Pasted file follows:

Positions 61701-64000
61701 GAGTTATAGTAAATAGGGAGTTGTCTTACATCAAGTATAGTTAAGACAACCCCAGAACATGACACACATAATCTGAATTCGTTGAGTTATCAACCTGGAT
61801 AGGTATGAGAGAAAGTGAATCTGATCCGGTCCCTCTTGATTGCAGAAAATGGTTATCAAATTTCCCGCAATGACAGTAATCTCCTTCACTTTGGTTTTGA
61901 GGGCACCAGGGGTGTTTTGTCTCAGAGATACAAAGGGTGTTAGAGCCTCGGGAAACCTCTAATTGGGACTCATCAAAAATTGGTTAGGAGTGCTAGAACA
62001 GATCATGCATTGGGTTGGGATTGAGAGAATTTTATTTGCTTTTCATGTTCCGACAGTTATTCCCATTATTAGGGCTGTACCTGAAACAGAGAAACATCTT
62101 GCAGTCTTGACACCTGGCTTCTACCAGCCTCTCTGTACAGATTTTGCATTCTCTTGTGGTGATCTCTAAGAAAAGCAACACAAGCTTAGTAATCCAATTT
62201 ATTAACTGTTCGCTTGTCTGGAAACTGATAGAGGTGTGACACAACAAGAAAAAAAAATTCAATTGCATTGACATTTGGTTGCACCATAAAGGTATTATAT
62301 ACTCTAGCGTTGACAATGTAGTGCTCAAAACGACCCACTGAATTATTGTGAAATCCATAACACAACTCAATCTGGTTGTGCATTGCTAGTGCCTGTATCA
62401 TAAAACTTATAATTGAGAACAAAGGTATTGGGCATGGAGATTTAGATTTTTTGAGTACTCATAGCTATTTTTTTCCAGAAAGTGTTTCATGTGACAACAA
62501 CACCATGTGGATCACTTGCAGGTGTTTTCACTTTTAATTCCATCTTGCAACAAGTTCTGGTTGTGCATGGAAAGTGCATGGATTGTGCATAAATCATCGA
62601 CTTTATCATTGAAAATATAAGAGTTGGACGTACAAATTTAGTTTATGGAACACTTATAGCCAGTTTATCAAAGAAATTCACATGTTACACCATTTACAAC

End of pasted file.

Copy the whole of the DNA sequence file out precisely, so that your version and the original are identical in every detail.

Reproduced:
Positions 61701-64000
61701 GAGTTATAGTAAATAGGGAGTTGTCTTACATCAAGTATAGTTAAGACAACCCCAGAACATGACACACATAATCTGAATTCGTTGAGTTATCAACCTGGAT
61801 AGGTATGAGAGAAAGTGAATCTGATCCGGTCCCTCTTGATTGCAGAAAATGGTTATCAAATTTCCCGCAATGACAGTAATCTCCTTCACTTTGGTTTTGA
61901 GGGCACCAGGGGTGTTTTGTCTCAGAGATACAAAGGGTGTTAGAGCCTCGGGAAACCTCTAATTGGGACTCATCAAAAATTGGTTAGGAGTGCTAGAACA
62001 GATCATGCATTGGGTTGGGATTGAGAGAATTTTATTTGCTTTTCATGTTCCGACAGTTATTCCCATTATTAGGGCTGTACCTGAAACAGAGAAACATCTT
62101 GCAGTCTTGACACCTGGCTTCTACCAGCCTCTCTGTACAGATTTTGCATTCTCTTGTGGTGATCTCTAAGAAAAGCAACACAAGCTTAGTAATCCAATTT
62201 ATTAACTGTTCGCTTGTCTGGAAACTGATAGAGGTGTGACACAACAAGAAAAAAAAATTCAATTGCATTGACATTTGGTTGCACCATAAAGGTATTATAT
62301 ACTCTAGCGTTGACAATGTAGTGCTCAAAACGACCCACTGAATTATTGTGAAATCCATAACACAACTCAATCTGGTTGTGCATTGCTAGTGCCTGTATCA
62401 TAAAACTTATAATTGAGAACAAAGGTATTGGGCATGGAGATTTAGATTTTTTGAGTACTCATAGCTATTTTTTTCCAGAAAGTGTTTCATGTGACAACAA
62501 CACCATGTGGATCACTTGCAGGTGTTTTCACTTTTAATTCCATCTTGCAACAAGTTCTGGTTGTGCATGGAAAGTGCATGGATTGTGCATAAATCATCGA
62601 CTTTATCATTGAAAATATAAGAGTTGGACGTACAAATTTAGTTTATGGAACACTTATAGCCAGTTTATCAAAGAAATTCACATGTTACACCATTTACAAC